My other finds: eggs, ciabatta bread, low-fat cheese, a red onion, and a fresh tomato.  Are you thinking what I’m thinking?  That’s right! The perfect ingredients for Ciabatta Egg Sandwiches and Crispy Breakfast Potatoes!  I’ve tried to perfect my breakfast potato crisping skills for a while now, and this time would be no different.  I crossed my fingers, closed my eyes, and…oh shoot I should probably look before I start peeling and dicing.  In my usual fashion, I tried to only cut off the parts of the potato that were going bad and ended up nearly peeling everything (yea I’m kinda picky when it comes to brown spots).  I also rinsed the potatoes until they water ran clear and dried them off as best I could on some paper towels.  I read somewhere that if they’re too wet they’ll boil or steam and not crisp when you cook them.  I then diced the onion, tossed it in with the potatoes, and added oil, paprika, and Italian spices (too bad we don’t grow our own herbs – we want to, but we haven’t started this yet).

I decided to bake the potatoes in a jelly roll pan for 45 minutes at 475 degrees, stirring it every 15 minutes or so.  In the meantime, I started a fresh pot of water in our kettle to make our new favorite french press coffee and set the other ingredients aside.  About 10 minutes before the potatoes finished, I took out my silver dollar pancake pan and used it to make scrambled eggs fit for a sandwich.  I always beat my eggs with a bit of cream or milk and season them with basil, salt, and pepper.

Just as I finished the eggs, the timer went off for the potatoes (super proud of my timing this go in the kitchen).  When I pulled the potatoes out, they look golden and slightly crispy but certainly not crispy enough.  I stabbed one with a fork, cooled it, and took a bit.  Bleh totally bland too!  Rescue time.  I heated and seasoned a frying pan and then added the potatoes and some low-fat cheese.  Sure enough they started to crisp up perfectly and evening and the extra flavoring did the trick.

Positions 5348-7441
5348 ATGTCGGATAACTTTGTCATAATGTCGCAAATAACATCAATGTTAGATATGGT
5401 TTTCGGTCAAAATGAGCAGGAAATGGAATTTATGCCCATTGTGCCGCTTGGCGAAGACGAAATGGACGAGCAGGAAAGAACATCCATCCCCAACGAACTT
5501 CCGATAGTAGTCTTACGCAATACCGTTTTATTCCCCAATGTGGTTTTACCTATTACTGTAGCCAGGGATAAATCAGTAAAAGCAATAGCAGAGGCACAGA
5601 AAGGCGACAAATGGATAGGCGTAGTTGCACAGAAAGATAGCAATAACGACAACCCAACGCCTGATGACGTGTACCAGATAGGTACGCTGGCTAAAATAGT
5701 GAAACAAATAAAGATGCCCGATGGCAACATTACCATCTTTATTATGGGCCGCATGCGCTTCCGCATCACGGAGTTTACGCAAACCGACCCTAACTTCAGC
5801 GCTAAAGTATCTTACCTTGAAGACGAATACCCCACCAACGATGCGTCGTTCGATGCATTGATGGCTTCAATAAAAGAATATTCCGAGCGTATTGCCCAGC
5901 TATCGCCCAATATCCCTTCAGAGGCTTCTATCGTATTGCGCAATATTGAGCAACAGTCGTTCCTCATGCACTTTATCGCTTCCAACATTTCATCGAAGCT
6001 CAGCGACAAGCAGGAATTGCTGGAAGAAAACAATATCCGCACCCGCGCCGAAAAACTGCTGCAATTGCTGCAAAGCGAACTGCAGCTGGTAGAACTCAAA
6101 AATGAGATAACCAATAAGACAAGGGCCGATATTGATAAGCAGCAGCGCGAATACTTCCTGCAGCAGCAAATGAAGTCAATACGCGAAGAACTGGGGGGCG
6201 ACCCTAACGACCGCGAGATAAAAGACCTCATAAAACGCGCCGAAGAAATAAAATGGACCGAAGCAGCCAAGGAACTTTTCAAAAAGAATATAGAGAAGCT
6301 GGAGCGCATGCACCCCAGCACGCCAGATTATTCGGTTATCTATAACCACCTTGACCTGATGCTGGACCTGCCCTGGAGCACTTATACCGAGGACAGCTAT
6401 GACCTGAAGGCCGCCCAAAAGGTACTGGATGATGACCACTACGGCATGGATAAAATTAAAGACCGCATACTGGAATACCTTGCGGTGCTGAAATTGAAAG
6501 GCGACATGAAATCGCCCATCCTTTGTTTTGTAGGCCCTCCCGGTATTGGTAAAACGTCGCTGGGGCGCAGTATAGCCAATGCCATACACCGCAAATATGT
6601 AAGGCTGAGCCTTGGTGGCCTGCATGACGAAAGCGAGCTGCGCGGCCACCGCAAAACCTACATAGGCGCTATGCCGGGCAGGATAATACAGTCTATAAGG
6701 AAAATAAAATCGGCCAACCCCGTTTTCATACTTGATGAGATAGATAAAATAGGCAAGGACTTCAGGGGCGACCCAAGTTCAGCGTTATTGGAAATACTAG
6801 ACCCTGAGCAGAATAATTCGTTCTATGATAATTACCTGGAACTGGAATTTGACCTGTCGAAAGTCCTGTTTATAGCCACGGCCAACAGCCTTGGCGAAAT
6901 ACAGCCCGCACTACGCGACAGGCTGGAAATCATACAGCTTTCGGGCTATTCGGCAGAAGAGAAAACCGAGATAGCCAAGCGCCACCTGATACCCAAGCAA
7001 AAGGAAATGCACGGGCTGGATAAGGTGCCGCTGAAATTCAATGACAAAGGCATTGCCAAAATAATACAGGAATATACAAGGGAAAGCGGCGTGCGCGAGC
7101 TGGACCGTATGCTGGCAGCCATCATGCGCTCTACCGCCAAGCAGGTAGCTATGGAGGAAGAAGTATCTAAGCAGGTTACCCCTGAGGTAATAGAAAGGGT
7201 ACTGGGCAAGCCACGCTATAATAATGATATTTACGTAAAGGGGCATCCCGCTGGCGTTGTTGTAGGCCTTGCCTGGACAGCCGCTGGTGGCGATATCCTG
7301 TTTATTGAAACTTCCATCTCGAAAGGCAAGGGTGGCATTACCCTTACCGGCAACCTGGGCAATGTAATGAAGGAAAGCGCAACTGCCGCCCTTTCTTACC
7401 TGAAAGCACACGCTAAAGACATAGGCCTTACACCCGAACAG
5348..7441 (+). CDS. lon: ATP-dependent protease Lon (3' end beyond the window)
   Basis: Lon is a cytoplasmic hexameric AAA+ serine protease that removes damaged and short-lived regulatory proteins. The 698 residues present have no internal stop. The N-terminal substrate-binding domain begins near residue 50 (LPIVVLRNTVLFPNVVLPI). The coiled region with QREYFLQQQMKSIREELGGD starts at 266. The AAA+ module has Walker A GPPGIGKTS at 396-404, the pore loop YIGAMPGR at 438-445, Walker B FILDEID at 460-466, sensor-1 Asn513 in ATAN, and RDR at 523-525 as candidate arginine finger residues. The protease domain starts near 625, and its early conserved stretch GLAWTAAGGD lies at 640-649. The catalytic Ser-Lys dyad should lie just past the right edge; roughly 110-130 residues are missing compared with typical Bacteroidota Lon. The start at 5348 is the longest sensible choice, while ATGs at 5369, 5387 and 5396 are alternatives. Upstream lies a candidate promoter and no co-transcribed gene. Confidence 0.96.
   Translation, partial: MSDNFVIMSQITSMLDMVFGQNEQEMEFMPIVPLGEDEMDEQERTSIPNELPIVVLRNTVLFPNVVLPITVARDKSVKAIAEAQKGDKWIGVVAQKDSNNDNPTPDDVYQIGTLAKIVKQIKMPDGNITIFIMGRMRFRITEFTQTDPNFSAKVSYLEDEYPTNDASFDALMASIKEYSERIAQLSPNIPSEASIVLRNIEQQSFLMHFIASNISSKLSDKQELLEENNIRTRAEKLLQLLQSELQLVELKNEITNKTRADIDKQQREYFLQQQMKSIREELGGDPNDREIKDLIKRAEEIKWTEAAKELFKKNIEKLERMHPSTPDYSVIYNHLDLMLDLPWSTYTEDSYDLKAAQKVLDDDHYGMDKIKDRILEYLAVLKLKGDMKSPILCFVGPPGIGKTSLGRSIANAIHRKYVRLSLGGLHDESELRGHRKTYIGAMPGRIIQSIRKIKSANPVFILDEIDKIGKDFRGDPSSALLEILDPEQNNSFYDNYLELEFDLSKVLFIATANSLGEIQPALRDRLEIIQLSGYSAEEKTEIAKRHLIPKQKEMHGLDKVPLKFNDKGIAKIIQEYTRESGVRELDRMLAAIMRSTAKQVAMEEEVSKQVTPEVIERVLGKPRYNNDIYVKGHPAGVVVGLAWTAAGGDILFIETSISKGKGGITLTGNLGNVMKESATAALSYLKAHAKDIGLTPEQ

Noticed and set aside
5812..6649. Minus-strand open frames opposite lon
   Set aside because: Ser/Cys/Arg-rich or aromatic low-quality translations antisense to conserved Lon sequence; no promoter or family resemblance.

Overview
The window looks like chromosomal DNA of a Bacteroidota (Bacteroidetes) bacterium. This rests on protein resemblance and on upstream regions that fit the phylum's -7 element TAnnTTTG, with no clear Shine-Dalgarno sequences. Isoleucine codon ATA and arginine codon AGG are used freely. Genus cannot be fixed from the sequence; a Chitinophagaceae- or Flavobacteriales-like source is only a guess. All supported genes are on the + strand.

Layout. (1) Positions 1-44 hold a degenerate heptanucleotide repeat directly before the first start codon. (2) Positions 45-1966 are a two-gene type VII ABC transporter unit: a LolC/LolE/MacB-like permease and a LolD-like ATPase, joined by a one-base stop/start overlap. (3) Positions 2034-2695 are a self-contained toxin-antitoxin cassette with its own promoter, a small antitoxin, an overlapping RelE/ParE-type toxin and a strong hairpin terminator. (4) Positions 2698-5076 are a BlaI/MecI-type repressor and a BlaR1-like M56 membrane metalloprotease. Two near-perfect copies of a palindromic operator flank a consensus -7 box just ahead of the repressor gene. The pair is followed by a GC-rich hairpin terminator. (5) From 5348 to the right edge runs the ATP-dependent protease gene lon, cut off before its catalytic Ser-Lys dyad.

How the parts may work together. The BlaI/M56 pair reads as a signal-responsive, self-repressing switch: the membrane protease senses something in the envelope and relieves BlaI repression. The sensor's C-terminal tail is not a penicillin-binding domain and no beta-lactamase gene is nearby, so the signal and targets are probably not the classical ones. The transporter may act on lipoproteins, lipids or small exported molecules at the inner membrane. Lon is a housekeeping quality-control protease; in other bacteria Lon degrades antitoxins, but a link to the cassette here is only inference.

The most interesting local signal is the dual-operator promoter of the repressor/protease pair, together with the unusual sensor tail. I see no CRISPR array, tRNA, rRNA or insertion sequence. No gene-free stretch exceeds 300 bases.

Last but not least, I toasted the ciabatta bread in the oven with the tomatoes and cheese on top, layered the egg sandwiches, and plated the potatoes.

I called Chris over, apologizing for the kitchen that looked more like a disaster zone, and we sat down to feast.  Oh wow, the potatoes were amazing.  This will go down as the day that I perfected the breakfast potato.  Chris couldn’t stop raving about the potatoes.  I think he would have been happy with just a whole plate of them.  The sandwiches were decent.  The eggs definitely could have been better, and the bread was a bit dry, but the tomatoes were a nice fruity touch.  Afterward, I had a few eggs and tomatoes left.

I put these suckers on top of a small plate of potatoes and heated them up for breakfast for us the next morning.  The flavors were great together.  Chris ate around his egg, devoured his potatoes and asked for more.  Big surprise :).

*All photos in this post are courtesy of Chris’ new IPad 3